Make it So: “Is there a John Luck Pickerd here?” If you’d told me before February 1993 that a Trek riff on It’s a Wonderful Life—one of my absolute least favorite movies ever—would turn out to be one of TNG’s finest hours, I’d have laughed in your face. Yet, here we are.

And make no mistake, this is a brilliant episode. Ronald D. Moore takes what we know of Picard’s youth from the one bright spot in the otherwise dismal “Samaritan Snare” and extrapolates it to a wonderful examination of how rash choices of youth can affect one’s life. Picard is simply awful at acting like a twenty-one-year-old, which makes it hard to show any kind of camaraderie with the other two twenty-one-year-olds he’s hanging out with (well, except for sleeping with Batanides, which turns out to be a mistake). Best of all is that Moore takes the punchline of the story Picard told Wes, that he laughed when he saw the blade sticking out of his chest, and makes it critical to the episode.

The alternate Enterprise scenes are brilliant; seeing the great and noble Jean-Luc Picard as a middle-management functionary is epic. The moment when he humbly tells La Forge that he’s on his way, ending with a very subservient “sir,” your heart breaks at how the mighty have fallen. (Am I the only one who wanted the astrophysicist to whom he was assistant to be played by Gary Cole talking in a monotone? “I’m gonna need you to go ahead and take this statistical analysis to Commander La Forge, ’kay? That would be great. Thanks!”)

But what makes this episode particularly brilliant is that it embraces the element of Q episodes that makes them sing: putting Stewart and deLancie together and letting them go. The lion’s share of this episode is the two of them together and those scenes are what sell it, culminating in Q’s rant on Picard’s career, listing all the great things he did because he had that near-death experience as a youth. One of deLancie’s strengths is delivering lengthy speeches well, and this is his best since the “You can’t outrun them, you can’t destroy them” speech in “Q Who.” And the pair of them play off each other magnificently.

In addition, director Les Landau plays the transitions beautifully, keeping them quick and subtle and unobtrusive instead of the usual flashiness that we get in Q episodes. Points also for the matching choreography of the two iterations of the fight with the Nausicaans.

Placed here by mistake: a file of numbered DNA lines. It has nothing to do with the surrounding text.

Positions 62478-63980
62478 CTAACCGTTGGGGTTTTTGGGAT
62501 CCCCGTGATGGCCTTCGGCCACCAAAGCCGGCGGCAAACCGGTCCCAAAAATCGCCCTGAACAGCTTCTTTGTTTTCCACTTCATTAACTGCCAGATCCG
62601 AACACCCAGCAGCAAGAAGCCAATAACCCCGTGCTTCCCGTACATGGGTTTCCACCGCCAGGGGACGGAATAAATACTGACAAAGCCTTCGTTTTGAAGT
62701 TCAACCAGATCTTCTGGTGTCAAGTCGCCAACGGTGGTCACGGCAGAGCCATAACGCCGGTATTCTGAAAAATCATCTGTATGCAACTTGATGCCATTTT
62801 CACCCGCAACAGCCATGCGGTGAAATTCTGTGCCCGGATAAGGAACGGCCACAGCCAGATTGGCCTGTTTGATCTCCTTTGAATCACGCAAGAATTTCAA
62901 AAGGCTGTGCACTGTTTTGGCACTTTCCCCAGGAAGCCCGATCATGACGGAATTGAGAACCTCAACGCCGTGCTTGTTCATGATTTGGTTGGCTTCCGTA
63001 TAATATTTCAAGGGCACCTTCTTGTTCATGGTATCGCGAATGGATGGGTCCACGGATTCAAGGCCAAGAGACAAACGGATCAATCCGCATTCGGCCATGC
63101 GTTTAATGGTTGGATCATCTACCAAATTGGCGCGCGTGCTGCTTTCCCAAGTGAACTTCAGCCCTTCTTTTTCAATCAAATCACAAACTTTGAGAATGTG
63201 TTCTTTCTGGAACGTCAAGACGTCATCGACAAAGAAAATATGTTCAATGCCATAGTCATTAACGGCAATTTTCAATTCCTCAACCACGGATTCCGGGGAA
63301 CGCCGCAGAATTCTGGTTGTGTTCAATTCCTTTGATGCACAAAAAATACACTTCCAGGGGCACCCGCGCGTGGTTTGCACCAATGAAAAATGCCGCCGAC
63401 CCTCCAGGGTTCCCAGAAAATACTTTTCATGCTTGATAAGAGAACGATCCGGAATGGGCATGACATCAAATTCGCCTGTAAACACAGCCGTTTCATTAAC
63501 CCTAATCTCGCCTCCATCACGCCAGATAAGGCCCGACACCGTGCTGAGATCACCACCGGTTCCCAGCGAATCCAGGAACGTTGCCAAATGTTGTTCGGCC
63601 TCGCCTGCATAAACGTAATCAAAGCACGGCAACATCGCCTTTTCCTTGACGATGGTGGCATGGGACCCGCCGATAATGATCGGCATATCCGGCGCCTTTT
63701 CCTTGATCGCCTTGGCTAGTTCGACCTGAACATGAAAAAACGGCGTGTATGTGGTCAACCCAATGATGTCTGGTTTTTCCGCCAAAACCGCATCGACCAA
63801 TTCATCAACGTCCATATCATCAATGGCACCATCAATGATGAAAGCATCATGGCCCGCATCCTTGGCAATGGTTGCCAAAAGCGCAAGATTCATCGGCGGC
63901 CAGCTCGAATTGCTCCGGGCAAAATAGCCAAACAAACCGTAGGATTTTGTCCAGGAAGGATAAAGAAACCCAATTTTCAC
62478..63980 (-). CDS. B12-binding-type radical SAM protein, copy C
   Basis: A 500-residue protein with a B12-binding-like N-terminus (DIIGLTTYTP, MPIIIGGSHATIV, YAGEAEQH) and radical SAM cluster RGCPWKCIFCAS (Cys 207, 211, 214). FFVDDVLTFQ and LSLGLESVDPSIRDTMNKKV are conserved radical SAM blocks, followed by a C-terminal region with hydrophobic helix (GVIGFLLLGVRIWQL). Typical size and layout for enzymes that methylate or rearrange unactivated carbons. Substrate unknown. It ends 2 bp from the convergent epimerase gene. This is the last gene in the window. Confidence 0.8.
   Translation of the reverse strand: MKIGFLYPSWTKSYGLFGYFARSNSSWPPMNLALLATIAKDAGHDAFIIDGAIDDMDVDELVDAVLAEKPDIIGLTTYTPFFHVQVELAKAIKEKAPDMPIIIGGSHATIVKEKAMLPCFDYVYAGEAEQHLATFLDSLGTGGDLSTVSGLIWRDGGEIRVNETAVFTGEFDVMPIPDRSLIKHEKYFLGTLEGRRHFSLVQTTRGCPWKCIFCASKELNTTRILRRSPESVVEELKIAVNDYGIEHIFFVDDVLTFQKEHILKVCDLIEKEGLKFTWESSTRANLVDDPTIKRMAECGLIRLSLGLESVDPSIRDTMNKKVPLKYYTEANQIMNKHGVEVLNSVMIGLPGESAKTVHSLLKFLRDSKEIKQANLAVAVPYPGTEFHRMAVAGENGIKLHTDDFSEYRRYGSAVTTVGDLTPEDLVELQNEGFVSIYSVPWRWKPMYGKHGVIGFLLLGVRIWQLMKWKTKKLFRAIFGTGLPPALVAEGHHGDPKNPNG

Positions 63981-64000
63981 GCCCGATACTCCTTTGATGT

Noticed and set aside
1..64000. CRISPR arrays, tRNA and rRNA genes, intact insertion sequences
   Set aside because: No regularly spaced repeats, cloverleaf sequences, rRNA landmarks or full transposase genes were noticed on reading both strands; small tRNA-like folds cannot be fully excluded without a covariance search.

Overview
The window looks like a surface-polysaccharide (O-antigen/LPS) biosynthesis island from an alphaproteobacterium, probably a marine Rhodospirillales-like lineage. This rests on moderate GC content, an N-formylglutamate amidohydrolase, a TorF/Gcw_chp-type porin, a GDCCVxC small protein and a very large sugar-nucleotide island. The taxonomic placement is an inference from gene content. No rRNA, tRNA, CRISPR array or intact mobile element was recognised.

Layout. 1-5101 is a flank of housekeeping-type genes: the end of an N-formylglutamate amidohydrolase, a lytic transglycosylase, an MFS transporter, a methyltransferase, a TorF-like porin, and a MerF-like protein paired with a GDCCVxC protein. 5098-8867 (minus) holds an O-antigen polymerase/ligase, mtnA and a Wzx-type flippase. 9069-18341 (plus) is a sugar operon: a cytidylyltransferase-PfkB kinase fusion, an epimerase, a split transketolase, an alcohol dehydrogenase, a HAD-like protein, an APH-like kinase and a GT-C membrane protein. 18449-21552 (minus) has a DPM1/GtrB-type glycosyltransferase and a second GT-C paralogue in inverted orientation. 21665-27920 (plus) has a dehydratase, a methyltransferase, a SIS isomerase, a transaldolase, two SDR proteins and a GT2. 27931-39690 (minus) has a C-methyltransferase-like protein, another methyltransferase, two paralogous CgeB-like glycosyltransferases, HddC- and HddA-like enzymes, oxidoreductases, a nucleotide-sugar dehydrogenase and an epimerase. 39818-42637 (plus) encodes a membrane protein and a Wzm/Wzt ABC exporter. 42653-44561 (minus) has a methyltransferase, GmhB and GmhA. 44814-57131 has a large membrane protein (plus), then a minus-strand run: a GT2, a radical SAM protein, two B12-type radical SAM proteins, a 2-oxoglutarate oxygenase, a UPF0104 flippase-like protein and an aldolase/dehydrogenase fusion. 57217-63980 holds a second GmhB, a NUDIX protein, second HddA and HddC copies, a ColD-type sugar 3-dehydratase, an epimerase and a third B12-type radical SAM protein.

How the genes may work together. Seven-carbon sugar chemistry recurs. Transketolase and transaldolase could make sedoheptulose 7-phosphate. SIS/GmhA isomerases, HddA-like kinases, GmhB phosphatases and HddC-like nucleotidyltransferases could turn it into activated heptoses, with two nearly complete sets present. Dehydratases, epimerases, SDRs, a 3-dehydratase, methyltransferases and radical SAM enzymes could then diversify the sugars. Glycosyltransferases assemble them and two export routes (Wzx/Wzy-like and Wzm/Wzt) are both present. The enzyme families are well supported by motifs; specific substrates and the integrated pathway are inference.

Just as with “Ship in a Bottle,” this is something that seems like a bad idea on the face of it, but is executed phenomenally well.


Warp factor rating: 9

Keith R.A. DeCandido will be at Philcon 76 in Cherry Hill, New Jersey this weekend. Check out his schedule here. He’s moderating a panel on TNG at 25, alongside Glenn Hauman, Kim Kindya, and Allyn Gibson, on Saturday at noon. Come check it out!

Lisamarie LiGreci-Newton
1. Lisamarie
Well, I do love It's a Wonderful Life, but I don't know if that relates to my enjoyment of this episode :)

Really, the line you quoted in the 'I believe I said that' portion is laugh out loud funny to me, every time I watch it. And I definitely remembering asking my husband, "Oh my goodness, there is probably Q/Picard slash, isn't there?" after the bed scene, haha. (No, I am not a slash fan). This is what I mean where I say Q is able to come off as really funny here, whereas I found him as rather creepy in True Q.

I guess my only real (minor) nitpicks with this episode is this idea that in order to be successful or bold or whatever you have to be an insuffrable asshole growing up. I can appreciate the theme of understanding that certain experiences in your life really do change you - even for the better, despite the experiences being negative. And I do think it is a pretty cool idea to explore in this episode. But it always grates on me a tiny bit when there is an implication that those kinds of negative experiences are necessary to learn those lessons. But I could be reading a bit much into it. Also, does he really think of his astrophysics officers as dull people in dreary jobs?

Also, the idea of yet another one-note species is a little irritating.

What I am kind of curious about is if the 'changes' Picard made in his alternative timeline stuck. Did he actually sleep with Marta or not?

But still, I love this episode, mostly for watching Q and Picard spar with each other.
2. Megaduck
Unfortunately, I saw this episode when I was around 14-15 and I lay in bed sleepless that night realizing that if I wanted to get ahead I needed to be stabbed in the heart.

Now that I'm older I can see that it's a technically a good episode but I can't get over the first impression I had which is to be great you need to be stupid.

I think the issue that I had is the episode is looking backwards on a life while I was looking forward on mine.

@Lisamarie "What I am kind of curious about is if the 'changes' Picard made in his alternative timeline stuck. Did he actually sleep with Marta or not?"